2020/West/Proposals

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Session Proposals

Session proposals typically contain the following: 1. A descriptive title 2. A facilitator name for a session (almost always the person proposing the session) 3. A longer description about what might be discussed, brainstormed, or researched during a particular session 4. A unique short hashtag that will be used to create an etherpad and other possible related resources for a session

Optionally, you can include some additional notes, information, links, examples, that might be imported into the session or that potential attendees could read and think about prior to the session.

Need ideas? Try looking at https://indieweb.org/Category:Sessions

See Also

Scheduling

  • Red Room
    • 1:15 pm Codeless automation tools and the indieweb + How webmentions and the web work
    • 2:30 pm Here Today, Gone Tomorrow
    • 3:45 pm Posting Privately
    • 5:00 pm Keeping Track of Books and Reading Progress
  • Orange Room
    • 1:15 pm Micropub Queries
    • 2:30 pm Tag, You're It
    • 3:45 pm Hovercards
    • 5:00 pm Cooking for Others
  • Yellow Room
    • 1 pm n/a
    • 2 pm n/a
    • 3pm n/a
    • 4 pm n/a
  • Hallway Track
    • Can be used for informal chats


Codeless automation tools and the indieweb (Scheduled)

  • Peter Molnar (facilitator)
  • Scott Gruber (facilitator)
  • Introduction about http and web technologies underlying the Webmentions spec for beginners
  • IFTTT, Zapier, Integromat, etc - how can they be useful for us, who is using for them, and for what
    • discussion on using these tools for indieweb purposes, such as syndication, PESOS, etc
    • benefits and drawbacks
    • personal experiences with these services
    • demos, if anyone can provide one
  • #automatinators
  • +1 Ryan Barrett
  • +1 David Bryant
  • +1 Jacky Alciné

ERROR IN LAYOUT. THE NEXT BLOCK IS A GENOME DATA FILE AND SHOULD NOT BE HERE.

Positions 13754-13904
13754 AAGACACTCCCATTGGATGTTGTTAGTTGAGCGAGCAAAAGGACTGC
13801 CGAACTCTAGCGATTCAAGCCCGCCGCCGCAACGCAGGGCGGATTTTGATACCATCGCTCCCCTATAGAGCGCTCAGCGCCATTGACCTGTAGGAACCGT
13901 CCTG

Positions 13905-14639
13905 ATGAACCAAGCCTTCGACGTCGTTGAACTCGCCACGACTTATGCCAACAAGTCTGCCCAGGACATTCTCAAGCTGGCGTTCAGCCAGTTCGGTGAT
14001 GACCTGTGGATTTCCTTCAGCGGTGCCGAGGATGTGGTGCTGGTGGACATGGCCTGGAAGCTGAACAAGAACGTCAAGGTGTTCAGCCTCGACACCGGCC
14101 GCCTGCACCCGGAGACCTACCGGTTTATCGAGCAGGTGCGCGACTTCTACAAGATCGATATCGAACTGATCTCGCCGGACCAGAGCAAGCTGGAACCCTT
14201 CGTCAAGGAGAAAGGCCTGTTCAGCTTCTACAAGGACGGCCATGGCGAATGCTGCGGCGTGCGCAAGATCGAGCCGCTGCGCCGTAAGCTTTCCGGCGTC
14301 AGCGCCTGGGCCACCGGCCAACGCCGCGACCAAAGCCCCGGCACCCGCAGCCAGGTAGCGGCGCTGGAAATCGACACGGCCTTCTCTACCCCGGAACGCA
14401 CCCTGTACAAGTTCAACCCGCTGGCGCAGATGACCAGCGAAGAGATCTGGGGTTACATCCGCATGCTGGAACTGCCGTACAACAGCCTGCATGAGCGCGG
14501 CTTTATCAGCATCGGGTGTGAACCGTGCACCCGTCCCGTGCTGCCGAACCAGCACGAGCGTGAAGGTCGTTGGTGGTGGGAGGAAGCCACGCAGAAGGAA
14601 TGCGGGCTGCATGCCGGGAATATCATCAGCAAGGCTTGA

• +1 Ana Ulin
  • +1 hibs
  • +1 Chaitanya
  • +1 Maxwell Joslyn


Micropub Queries (Scheduled)


Tag You Are It! (Scheduled)

Scheduled! 14:30 Orange Room

  • David Shanske (facilitator)
  • One of the common relationships you'll find in various platforms is the ability to mention/tag or otherwise refer to people in a post. There are several elements needed to make this work smoothly on your own site.
    • Nickname Caches - a contact list where you can tag people without having to type out their entire URL...such as @johndoe
    • Tagging/Mentioning People in Posts - how to publish
    • Salmentions for tagging
    • Homepage Tag/Mentions
    • What would a simple UI look like?

+1 Maxwell Joslyn


Hovercards (Scheduled)

  • Chris Aldrich
  • Many social silos (like Twitter, WordPress (via Gravatar)) have hovercard functionality that allows one to hover over a user's name and it pulls up

a convenient card to provide more information about ther person often including photos, a description, and where they can be found on the web. How can we create an easier way of doing this on IndieWeb sites (preferrably using only HTML with a bit of CSS)? Perhaps we can leverage the idea of an h-card or services like unmung.com or other parser coded? Could a service along the lines of Quotebacks be created to make it easier to cut and paste data into posts? Could they include simple one button functionality that dovetails with readers to make following people in feed readers or social readers?

<script async src="https://platform.twitter.com/widgets.js" charset="utf-8"></script>
  • #Hovercards

Maxwell Joslyn I am way into this. After all, if you have (a link to) someone's h-card, aren't you one (?) step away from all the info you need? The JS demands don't seem too high -- make a request, put those values into an HTML tree, insert into the DOM -- but devils dwell in details, and I am not a web developer. "find some method of making directly mentioning people" YES

  • +1 Jacky Alciné
  • +1 Tantek Çelik - would love to understand the use-case to see if we can do pure-CSS (no JS) hovercards, sounds like a fun hack project, maybe even a web component? (My demo linked above already does CSS-only! ;) - Kartik)


Posting Privately (Scheduled)

  • fluffy - willing to facilitate but participation will be limited
  • One of the big impediments to private blogging is allowing people to subscribe to updates in a private way
  • AutoAuth is a proposed protocol but there aren't any working end-to-end implementations in the wild